In The Footsteps of Pirates

By Karen Pereczes  

As appeared in Country Walking magazine. Copyright Karen Pereczes 2005.  

A life lived in fear is a life half-lived I tell myself, as I nervously approach the 'man over cliff' warning sign. I peek over the precipice at the sea below, waves crashing onto jagged boulders, and inhale the air and saltwater spray. The terrain is wild, dangerous... and breathtakingly beautiful. 

I'm walking the south Pembrokeshire Coast Path with Country Walking's Nicola and my 14-month-old daughter, Eocha.  And today we're in search of Pembrokeshire's pirates. Ahead of us is Stack Rocks and we pause for a fantastic aerobatic display, guillemots performing freefalling spirals in the spray. Stack Rocks is also known as Elegug Stacks; Elegug being the Welsh word for guillemot. Two huge pillars of detached limestone are home to large colonies of these classic seabirds, as well as fulmar petrels, razorbills and many gulls. 

To our west is a stretch of coastline that to this day still suffers at the hands of warmongering seafarers, though those of a more modern variety... the coastline is permanently closed due to unexploded missiles. But a notice ahead tells us that the path to the east is open - there is no firing at Castlemartin military range today.

In the distance is the  'Green Bridge of Wales' - a magnificent natural limestone arch, and immediately east is Flimston Castle; an Iron Age fort with stone banks enclosing the Cauldron - a massive blowhole 150 feet deep. Below are caves and a natural harbour. Whoever sailed from here would need to have been highly skilled to negotiate the 25-foot rise and fall of the tide and the powerful current.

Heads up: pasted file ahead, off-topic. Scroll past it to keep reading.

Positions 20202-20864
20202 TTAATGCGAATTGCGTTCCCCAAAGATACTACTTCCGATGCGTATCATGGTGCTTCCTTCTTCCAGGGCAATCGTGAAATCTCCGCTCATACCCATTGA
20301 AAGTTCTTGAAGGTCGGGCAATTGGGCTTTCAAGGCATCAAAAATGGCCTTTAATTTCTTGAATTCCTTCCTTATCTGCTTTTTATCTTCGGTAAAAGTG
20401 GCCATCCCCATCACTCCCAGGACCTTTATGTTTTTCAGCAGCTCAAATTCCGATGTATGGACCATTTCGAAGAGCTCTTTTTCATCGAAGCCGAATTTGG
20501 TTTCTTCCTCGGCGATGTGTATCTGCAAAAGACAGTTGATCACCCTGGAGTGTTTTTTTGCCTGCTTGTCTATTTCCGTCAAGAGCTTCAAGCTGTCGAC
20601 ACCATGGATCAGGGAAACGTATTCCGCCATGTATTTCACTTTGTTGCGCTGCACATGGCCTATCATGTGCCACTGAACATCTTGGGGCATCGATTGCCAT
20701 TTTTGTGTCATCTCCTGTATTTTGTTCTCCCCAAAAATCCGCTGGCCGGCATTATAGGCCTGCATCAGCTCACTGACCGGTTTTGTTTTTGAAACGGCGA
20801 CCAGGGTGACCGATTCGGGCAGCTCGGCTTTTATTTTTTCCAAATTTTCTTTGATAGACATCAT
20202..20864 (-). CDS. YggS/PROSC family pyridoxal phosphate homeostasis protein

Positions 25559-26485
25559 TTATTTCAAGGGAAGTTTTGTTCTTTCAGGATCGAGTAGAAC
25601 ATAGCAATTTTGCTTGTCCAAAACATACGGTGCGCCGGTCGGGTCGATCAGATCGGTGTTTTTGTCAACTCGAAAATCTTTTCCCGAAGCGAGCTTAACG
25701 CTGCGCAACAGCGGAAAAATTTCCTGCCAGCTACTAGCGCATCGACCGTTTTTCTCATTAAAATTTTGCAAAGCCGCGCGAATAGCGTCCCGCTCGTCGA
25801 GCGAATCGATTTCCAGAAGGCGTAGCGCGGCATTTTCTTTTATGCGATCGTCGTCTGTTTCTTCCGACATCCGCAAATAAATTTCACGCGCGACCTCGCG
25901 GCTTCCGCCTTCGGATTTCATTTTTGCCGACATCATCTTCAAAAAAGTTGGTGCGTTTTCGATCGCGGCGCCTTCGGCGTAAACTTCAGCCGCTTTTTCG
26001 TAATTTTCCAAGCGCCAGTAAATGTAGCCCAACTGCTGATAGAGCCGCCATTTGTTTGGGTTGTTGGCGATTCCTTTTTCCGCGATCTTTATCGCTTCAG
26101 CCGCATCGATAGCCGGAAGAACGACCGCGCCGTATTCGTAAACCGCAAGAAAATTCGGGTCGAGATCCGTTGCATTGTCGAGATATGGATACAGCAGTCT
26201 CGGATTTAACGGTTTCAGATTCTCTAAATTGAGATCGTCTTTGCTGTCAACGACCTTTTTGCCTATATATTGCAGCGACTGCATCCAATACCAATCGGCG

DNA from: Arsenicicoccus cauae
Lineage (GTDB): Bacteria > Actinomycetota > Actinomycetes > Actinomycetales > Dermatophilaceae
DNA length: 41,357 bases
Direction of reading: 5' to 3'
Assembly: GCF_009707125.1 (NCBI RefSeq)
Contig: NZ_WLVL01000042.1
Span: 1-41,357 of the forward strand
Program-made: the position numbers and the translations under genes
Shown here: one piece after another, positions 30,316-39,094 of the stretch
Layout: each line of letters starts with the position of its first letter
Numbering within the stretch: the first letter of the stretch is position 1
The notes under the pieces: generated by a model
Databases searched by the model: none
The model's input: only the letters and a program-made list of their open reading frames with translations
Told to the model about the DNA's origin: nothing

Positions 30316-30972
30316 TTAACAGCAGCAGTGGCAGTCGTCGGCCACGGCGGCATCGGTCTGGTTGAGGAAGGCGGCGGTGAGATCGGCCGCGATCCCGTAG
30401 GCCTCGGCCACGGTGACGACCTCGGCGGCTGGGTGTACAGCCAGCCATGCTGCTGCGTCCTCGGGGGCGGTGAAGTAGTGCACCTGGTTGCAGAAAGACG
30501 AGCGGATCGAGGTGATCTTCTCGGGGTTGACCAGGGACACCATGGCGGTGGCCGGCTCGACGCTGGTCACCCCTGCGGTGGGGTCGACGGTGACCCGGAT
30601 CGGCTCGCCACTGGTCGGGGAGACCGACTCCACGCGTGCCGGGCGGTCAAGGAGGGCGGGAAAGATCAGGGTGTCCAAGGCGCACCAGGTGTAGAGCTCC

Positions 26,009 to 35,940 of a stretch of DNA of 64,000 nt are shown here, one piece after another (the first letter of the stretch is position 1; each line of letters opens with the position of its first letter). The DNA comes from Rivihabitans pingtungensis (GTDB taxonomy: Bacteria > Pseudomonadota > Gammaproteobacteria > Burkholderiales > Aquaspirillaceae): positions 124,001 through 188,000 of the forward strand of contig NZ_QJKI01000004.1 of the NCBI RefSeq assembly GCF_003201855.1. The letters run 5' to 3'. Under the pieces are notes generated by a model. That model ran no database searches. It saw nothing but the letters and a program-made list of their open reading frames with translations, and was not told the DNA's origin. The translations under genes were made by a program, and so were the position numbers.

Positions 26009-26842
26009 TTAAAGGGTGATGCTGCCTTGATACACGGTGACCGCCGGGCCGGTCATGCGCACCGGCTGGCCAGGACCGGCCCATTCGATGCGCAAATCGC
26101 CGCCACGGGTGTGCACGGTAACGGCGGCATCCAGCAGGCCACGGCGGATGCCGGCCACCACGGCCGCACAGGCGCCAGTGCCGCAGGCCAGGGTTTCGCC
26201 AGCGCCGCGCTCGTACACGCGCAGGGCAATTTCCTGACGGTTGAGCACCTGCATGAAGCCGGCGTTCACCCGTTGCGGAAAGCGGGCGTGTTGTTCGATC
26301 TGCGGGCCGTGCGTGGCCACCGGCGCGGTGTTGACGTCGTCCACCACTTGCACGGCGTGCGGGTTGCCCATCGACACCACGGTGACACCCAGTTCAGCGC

Clinging to the cliffs of the secluded headland is a 6th century Celtic hermitage, founded when St. Govan hid in a rocky fissure to escape from Pembrokeshire's pirates and, thankful for his life, built a chapel on that very spot. Nobody knows St. Govan's true identity. Some say he was Sir Gawain, King Arthur's nephew and a Knight of the Round Table, while others say he was an Irish abbot, St. Gobham.  

I attempt to count the steep, uneven steps underfoot that legend says number differently down and up - and tally 72 as I descend. No doubt the number will change on my return. St. Govan's Head is the southernmost point of Pembrokeshire - on a clear day offering views of Devon and Cornwall, the Gower Peninsula and Lundy Island. Below is New Quay, an old harbour and favourite pirate landing spot. A cargo of spirits smuggled from here in 1833 was carried off in bags on horseback and distributed locally - reminding me of the film Whisky Galore. Are we getting closer with our quest?

At Broad Haven beach, with its spectacular 'Church Rock', I can't help looking to the horizon and wondering how it must have felt to be out on the high seas during the Golden Age of piracy, living in fear of pirates like Pembrokeshire-born Bartholomew Roberts, aka 'Black Bart', one of the most successful and menacing pirates of all time.

In his time Bart captured 400 ships and collected 80 million of treasure. But he is better remembered as the originator of the universal pirate emblem - the Skull and Crossbones. Because he wore a red coat, the French called him 'Le Joli Rouge', which was corrupted to Jolly Roger by the English and eventually became associated with the flag, rather than the person.